What to Pack for Banff in July?
So is it cold in Banff in July? Well – it could be, so pack just about everything! Along with August, July is one of the warmest months in Banff National Park, but that doesn’t exactly make it incredibly warm. So while you will probably be comfortable in shorts and a tank top throughout the day, it’s best to come prepared with a jacket and pants for night time. You’ll hardly ever be uncomfortable in pants in the Canadian Rockies.
Don’t forget to bring your hiking shoes, and poles if you want to do any hiking in the park. Also, a good daypack will come in incredibly useful. If you have nice dinner plans don’t forget to bring a few nicer outfits for a night out on Banff Ave.
Can You Visit Lake Louise in July?
Yes, you can visit Lake Louise in July and it’s one of the best months to visit. Lake Louise is all thawed and you can expect a bright blue glacial-fed lake to be waiting for you. The snow has melted off most of the hiking trails in the area as well.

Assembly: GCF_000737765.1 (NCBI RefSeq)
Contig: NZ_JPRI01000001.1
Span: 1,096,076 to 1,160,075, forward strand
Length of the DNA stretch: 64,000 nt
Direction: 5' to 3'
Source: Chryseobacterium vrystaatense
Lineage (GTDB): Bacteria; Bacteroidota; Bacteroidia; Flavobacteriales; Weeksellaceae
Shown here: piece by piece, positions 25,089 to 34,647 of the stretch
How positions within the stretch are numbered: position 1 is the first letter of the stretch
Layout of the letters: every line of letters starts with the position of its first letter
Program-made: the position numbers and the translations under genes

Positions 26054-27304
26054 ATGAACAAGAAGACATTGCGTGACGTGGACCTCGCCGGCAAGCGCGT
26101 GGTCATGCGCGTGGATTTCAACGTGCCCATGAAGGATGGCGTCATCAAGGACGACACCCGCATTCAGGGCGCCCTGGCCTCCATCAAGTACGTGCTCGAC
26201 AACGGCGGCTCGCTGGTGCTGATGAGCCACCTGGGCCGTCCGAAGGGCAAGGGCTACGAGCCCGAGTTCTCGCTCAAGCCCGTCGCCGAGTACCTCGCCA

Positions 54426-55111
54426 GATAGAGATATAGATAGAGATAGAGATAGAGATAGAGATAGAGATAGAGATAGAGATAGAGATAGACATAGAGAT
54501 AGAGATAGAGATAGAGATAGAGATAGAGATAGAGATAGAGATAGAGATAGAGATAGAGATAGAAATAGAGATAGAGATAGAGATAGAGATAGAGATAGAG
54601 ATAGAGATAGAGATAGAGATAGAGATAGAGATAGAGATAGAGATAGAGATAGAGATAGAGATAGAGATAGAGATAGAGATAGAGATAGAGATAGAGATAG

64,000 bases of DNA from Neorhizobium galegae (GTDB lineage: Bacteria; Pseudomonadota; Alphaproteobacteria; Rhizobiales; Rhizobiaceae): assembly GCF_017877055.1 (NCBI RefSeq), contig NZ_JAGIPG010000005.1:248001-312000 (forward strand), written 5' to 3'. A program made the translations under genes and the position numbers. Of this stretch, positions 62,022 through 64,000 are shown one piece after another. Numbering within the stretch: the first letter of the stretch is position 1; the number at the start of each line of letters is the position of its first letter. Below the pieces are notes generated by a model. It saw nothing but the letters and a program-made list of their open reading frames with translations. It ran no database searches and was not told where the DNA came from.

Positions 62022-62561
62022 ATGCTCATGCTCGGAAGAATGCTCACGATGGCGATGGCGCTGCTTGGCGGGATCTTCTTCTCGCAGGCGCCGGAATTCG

The only downside is it’s one of the busiest times of the year to visit the famous lake and you’ll likely need to arrive by sunrise to get a parking spot at the lake. So plan accordingly, or plan to park at the overflow parking or take the shuttle in from Banff.
Can You Visit Moraine Lake in July?
Lake Moraine in July is an absolutely incredible time. Like Lake Louise, Moraine Lake is completely thawed and filled up to the brim. I say that because Lake Moraine is a glacial-fed lake that recedes depending on the season.
Most of the hiking around Lake Moraine is also good to go, though you should wait until August to attempt Mount Temple.
July is prime time at Lake Moraine though. And to guarantee yourself a parking spot at the limited spaces that are available you’ll need to arrive before sunrise. Sometime between 4:30am-5:30am in the summer – yes I’m serious. If you don’t get a coveted parking spot at Lake Moraine in the morning you can wait until midday to try and get in, or your best bet is to wait until the evening.
Things to do in Banff in July
Hike Healy Pass